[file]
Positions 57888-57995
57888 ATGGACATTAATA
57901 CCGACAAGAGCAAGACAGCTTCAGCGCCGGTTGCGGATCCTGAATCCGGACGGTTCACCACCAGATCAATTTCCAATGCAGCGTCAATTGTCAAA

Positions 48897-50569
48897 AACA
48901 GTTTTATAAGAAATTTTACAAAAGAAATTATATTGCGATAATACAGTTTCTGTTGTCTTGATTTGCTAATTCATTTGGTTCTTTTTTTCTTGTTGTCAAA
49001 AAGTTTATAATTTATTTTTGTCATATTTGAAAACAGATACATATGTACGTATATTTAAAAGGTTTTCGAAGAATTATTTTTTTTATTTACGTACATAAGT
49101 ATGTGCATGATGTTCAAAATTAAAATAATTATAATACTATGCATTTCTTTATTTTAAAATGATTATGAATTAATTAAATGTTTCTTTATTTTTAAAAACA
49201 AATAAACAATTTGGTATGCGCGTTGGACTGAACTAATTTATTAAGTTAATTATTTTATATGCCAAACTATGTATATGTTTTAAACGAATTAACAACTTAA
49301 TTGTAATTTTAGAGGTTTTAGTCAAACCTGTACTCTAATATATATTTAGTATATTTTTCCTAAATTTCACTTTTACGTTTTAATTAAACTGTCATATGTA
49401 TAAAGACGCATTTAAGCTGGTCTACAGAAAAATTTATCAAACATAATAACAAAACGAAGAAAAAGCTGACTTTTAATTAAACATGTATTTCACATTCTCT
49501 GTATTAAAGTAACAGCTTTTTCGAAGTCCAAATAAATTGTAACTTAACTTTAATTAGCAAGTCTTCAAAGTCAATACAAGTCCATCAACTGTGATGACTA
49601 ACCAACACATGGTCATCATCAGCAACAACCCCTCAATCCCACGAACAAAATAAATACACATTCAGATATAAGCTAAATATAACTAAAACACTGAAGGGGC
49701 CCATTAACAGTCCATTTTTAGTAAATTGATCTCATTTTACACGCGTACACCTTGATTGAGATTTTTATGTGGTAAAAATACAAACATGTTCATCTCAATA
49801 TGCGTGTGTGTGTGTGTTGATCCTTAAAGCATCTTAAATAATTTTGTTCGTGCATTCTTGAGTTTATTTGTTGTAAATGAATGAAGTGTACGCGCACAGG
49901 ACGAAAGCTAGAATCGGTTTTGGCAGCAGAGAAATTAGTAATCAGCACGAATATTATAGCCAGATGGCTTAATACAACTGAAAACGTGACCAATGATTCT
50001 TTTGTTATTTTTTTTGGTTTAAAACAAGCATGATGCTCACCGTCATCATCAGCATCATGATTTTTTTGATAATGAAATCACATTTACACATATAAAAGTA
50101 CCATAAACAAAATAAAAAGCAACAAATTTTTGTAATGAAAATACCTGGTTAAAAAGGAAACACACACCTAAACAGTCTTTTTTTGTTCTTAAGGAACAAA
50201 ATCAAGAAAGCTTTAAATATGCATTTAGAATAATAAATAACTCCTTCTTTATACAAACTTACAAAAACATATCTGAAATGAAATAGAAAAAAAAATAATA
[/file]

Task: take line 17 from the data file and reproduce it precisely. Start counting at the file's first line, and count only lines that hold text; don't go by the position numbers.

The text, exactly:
50001 TTTGTTATTTTTTTTGGTTTAAAACAAGCATGATGCTCACCGTCATCATCAGCATCATGATTTTTTTGATAATGAAATCACATTTACACATATAAAAGTA